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December 2012, Week 3


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"Larsson, Donald F" <[log in to unmask]>
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Film and TV Studies Discussion List <[log in to unmask]>
Mon, 17 Dec 2012 06:16:36 +0000
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Depends on how the student intends to define both "incompetent" and "hero," I guess.  Lots of comic actors (Don Knotts, Jerry Lewis, Bob Hope--who is supposed to be one of Woody Allen's role models, Red Skelton, Eddy Cantor, Danny Kaye, Lou Abbott, Laurel & Hardy, the Three Stooges, Chaplin, Keaton, Lloyd, etc.) played pretty incompetent types, but they (especially the great silent clown trio) often rose to competence of some sort to save the day (although more often in feature films than in shorts).  Cary Grant in Bringing Up Baby comes pretty close, even though Hepburn lifts him to some type of competence before collapsing his hapless dinosaur skeleton at the end.  (Grant and others play somewhat similar roles in other Hawks comedies.)  A more contemporary list might include Steve Martin in The Jerk and various films by the Farelly Brothers, including There's Something about Mary and the Dumb & Dumber movies.  For a bit of diversity, see Forest Whitaker in A Rage in Harlem.  

Going abroad, M Hulot and Mr. Bean would also seem to fit that comic type even better. Almost all of the characters in Dr. Strangelove would seem to fit the bill (when Sellers' Cpt. Mandrake is the closest thing to "competent" among those characters who aren't actually keen on blowing up the world).  

 If your student wants to go beyond comedy, some of the anti-heroes of film noir who are snookered by someone (usually an evil woman) might be an interesting contrast--Edward G. Robinson in Scarlet Street, for instance.  For something even darker, maybe Tyrone Power in Nightmare Alley.  How about James Stewart in Vertigo?  Some "neo-noir" (William Hurt in Body Heat. )  Your student might also consider male leads in melodramas who fall prey to their own weaknesses--any of the male leads in any of the versions of A Star Is Born would be prototypical.  More tenuously, what about the "hero" whose own professional competence ultimately undoes him? (Lots of lawyers there--Stewart in Anatomy of a Murder, Peck in The Paradine Case, or even Laughton in Witness for the Prosecution).  (A number of Robert Altman's films--McCabe & Mrs. Miller, Thieves Like Us, The Long Goodbye--also have protagonists whose ultimate competence denied.)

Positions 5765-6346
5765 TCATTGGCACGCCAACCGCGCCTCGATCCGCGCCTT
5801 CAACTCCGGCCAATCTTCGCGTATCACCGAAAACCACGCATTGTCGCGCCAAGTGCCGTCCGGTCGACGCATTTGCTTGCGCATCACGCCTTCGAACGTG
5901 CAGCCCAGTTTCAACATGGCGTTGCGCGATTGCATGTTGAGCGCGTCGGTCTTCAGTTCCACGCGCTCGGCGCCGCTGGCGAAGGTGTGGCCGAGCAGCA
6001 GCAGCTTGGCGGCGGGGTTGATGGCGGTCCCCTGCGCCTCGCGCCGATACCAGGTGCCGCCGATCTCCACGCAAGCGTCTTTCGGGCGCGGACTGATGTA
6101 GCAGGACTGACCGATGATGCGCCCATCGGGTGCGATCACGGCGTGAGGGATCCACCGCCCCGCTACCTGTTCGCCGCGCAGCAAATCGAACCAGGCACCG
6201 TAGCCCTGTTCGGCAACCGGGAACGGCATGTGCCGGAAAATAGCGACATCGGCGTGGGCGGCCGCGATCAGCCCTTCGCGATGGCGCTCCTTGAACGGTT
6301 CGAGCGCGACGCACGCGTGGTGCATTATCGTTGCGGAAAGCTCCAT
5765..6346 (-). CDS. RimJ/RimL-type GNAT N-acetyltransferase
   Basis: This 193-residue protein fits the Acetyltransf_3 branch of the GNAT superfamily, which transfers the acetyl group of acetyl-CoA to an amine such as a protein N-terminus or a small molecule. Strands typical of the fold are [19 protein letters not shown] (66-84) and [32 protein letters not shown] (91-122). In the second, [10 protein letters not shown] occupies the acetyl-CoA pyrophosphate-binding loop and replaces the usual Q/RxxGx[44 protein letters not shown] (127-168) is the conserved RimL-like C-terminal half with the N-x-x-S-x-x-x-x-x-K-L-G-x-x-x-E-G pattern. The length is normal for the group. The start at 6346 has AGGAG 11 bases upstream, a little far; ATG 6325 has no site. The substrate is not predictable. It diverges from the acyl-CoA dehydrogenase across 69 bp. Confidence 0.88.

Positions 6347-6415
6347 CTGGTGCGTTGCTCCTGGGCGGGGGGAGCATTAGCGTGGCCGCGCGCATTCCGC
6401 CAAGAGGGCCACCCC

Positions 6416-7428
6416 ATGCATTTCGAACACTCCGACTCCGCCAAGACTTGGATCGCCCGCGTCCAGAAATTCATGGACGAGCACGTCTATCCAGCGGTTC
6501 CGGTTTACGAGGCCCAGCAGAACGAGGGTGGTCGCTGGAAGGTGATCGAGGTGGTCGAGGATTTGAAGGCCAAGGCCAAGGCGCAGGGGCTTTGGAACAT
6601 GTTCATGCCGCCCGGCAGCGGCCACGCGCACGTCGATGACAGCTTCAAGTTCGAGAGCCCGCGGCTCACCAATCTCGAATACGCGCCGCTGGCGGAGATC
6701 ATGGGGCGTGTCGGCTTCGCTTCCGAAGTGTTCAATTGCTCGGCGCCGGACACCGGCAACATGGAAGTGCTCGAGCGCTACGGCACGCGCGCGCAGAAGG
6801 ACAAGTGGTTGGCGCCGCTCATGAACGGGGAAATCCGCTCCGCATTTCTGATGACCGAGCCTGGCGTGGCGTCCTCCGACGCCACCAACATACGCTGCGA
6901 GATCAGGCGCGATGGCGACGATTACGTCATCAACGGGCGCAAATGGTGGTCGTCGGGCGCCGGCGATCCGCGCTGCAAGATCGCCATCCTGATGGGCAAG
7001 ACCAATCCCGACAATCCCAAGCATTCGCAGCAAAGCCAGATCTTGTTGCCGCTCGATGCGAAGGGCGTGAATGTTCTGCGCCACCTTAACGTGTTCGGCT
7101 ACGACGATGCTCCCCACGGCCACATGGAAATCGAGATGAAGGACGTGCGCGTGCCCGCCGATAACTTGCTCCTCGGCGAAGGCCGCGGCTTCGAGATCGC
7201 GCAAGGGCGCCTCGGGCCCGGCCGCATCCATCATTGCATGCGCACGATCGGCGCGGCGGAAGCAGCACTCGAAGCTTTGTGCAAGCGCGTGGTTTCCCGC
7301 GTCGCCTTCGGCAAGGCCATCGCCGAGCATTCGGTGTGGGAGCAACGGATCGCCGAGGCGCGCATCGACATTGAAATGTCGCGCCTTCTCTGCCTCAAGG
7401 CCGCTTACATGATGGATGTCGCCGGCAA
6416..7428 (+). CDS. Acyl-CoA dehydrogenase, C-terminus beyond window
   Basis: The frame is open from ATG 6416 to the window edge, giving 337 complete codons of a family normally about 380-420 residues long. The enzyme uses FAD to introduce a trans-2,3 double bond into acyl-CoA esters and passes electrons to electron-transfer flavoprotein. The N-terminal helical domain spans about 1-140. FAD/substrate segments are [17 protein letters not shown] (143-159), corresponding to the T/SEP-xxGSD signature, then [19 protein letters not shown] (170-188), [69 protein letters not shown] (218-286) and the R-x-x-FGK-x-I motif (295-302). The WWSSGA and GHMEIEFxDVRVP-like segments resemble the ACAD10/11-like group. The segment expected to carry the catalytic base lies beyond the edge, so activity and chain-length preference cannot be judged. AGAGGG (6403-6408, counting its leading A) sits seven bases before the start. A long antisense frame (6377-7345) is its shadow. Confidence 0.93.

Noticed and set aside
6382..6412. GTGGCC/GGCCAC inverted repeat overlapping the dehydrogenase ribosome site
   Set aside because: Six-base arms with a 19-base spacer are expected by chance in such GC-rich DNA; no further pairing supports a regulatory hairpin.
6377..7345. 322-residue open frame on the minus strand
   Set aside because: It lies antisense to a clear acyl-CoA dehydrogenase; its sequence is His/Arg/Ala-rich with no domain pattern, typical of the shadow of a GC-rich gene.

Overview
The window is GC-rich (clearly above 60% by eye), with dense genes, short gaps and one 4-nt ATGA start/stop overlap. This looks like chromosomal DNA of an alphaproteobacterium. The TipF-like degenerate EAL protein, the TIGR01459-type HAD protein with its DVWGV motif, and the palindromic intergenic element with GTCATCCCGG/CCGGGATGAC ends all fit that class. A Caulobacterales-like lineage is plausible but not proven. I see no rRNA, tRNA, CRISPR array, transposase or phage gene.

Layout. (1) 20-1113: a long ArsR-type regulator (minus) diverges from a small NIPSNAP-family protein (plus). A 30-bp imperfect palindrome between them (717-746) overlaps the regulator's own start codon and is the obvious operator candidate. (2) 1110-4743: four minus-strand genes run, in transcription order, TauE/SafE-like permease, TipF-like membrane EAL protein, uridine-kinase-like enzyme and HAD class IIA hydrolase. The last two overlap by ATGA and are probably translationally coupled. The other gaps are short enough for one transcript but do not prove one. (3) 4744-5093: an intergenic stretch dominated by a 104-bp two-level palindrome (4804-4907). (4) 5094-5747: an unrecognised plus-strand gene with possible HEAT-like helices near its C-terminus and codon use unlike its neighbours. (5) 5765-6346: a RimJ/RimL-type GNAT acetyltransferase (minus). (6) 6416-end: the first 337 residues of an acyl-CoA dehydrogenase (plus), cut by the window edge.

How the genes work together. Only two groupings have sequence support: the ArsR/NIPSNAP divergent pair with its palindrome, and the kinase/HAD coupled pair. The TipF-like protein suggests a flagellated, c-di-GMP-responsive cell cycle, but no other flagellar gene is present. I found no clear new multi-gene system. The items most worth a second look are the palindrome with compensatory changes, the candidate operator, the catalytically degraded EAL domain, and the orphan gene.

A few suggestions, anyway.

Don Larsson
"I don't deduce.  I observe."
--Roger O Thornhill

Donald F. Larsson, Professor
English Department, Minnesota State University, Mankato
Email: [log in to unmask]
Note: I am currently on sabbatical leave until Fall Semester 2013.  For IFO and contractual matters, please contact IFO President Nancy Black ([log in to unmask]) or Mankato faculty President Jim Grabowska ([log in to unmask]).

From: Film and TV Studies Discussion List [[log in to unmask]] on behalf of Frank, Michael [[log in to unmask]]
Sent: Thursday, December 13, 2012 10:03 PM
To: [log in to unmask]
Subject: [SCREEN-L] QUERY:  the incompetent hero

i have a student who's interested in writing about the incompetent hero in american movies, and asked me about such figures in movies from before the current century . . .  i immediately thought of woody allen but then drew a blank . . . can anyone suggest either a movie [or set of movies] featuring an incompetent hero, or an actor who regularly played the part of the incompetent hero?

many thanks


-----Original Message-----
From: Film and TV Studies Discussion List [mailto:[log in to unmask]] On Behalf Of Dana Polan
Sent: Friday, December 07, 2012 9:11 AM
To: [log in to unmask]
Subject: [SCREEN-L] critical studies of MacMahonism?

Does anyone know a good study (essay or otherwise) of that French cinephilia phenomenon known as MacMahonism?  I assume there's some material in de Baecque's history of its rivals at Cahiers du cinema.  And I came across a few pages here and there, but I'd love to come across a fuller treatment of the phenomenon.

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